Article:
Read Judgment: Avtar Singh vs. Sakshi Srivastava
New Delhi, October 18, 2021: The Delhi High Court has recently opined that the trade mark of defendants “WOODLEY” is structurally and phonetically similar to plaintiff’s mark “WOODS” and is likely to cause confusion in the minds of consumers.
The Bench of Justice Jayant Nath observed that since the plaintiffs had made out a prima facie case, the balance of convenience was in favour of the plaintiffs as against the defendants.
The background of the case was that the Plaintiffs (Mr. Avtar Singh, Mr. Harkirat Singh, Aero Traders Private Ltd. and Aero Associates Pvt. Ltd.) were partners of M/s Aero Club. Out of these, M/s. Aero club was the lawful owner of the trademark WOODS in India.
Later, an application was filed by plaintiffs seeking an injunction to restrain the defendants, their agents etc. from manufacturing or authorizing the manufacture, selling, offering for sale, marketing, retailing, supplying distributing, exhibiting, advertising, promoting, displaying etc. the products and operating the retail stores or any other product and retail store bearing the marks WOODLEY and NUWOODLEY as a trademark or as a trade name or part of the store name or retail or any other mark which was deceptively similar to the plaintiff’s trade name/mark WOODS, WOODS (stylised), WOODS.
Accordingly, an ex parte ad-interim injunction was passed in favour of the plaintiffs. Hence, present suit was filed seeking a decree of permanent injunction against the defendants.
After considering the pleadings, Justice Nath noted that where the class of buyers is educated and rich, the test to be applied is different from the one where the product is to be purchased by others.
Both the parties claimed to be into men’s formal wear and the only issue was that the defendants claimed that their target area was Tier-II and Tier-III cities and that the price of the products of the defendants was much lower. On the other hand, the product of the plaintiffs was a niche product bought by the affluent class, added Justice Nath.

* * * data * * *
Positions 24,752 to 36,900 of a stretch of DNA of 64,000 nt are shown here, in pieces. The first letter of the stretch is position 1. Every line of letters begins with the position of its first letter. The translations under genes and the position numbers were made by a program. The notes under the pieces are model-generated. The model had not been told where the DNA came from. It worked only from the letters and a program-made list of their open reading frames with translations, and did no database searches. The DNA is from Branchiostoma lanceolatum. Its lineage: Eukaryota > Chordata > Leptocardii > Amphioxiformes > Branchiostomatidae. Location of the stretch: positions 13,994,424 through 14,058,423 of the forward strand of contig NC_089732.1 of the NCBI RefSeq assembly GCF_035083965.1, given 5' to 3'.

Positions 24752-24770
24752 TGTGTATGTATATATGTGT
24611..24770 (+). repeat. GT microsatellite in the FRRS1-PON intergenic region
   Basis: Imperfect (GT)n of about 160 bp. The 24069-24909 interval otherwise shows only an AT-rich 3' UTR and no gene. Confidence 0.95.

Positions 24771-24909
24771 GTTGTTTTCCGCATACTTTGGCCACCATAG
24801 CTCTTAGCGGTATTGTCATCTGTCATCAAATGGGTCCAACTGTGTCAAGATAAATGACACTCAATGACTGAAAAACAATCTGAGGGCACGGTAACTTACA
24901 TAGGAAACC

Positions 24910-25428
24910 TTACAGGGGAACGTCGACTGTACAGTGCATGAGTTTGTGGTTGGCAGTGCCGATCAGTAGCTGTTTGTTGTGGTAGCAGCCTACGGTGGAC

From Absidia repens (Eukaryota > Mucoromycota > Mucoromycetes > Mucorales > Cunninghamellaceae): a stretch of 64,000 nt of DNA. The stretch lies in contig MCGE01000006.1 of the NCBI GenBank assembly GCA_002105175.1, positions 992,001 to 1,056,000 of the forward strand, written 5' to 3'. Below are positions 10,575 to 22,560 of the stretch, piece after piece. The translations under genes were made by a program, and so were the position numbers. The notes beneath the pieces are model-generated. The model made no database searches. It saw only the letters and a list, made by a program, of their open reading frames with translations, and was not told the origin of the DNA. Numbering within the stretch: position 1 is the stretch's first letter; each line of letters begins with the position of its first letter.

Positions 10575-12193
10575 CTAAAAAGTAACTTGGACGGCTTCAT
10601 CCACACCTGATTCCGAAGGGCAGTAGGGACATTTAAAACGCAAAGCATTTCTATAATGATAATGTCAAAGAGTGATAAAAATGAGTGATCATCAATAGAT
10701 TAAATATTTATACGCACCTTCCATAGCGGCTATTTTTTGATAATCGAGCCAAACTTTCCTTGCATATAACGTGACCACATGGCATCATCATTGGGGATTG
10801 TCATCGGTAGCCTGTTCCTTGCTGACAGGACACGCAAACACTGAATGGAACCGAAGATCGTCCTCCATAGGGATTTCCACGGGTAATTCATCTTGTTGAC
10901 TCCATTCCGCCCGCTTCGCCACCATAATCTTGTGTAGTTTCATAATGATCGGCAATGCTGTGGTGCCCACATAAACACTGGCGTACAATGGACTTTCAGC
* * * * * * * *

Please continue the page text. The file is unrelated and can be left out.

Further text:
The High Court found that factually, both the parties have been claiming to be in the field of men’s readymade garments.
The customers and buyers of the goods of the defendants cannot be said to be poor, such a class would normally not be buying readymade garments from the stores, added the Court.
Referring to a judgment of the Division Bench of this court in the case of M/S. South India Beverages Pvt. Ltd. vs. General Mills Marketing INC. & Anr., where a similar plea was rejected, Justice Nath stated that the plea of the defendants that the customers of the plaintiffs would not be confused in view of the fact that the products of the defendant deal with a different segment is misplaced and cannot be accepted as a defence to the stated infringement.
Therefore, while passing the order in favour of plaintiffs, the High Court concluded that there was no reason to believe that the customers of the plaintiffs would not get confused because of the price difference.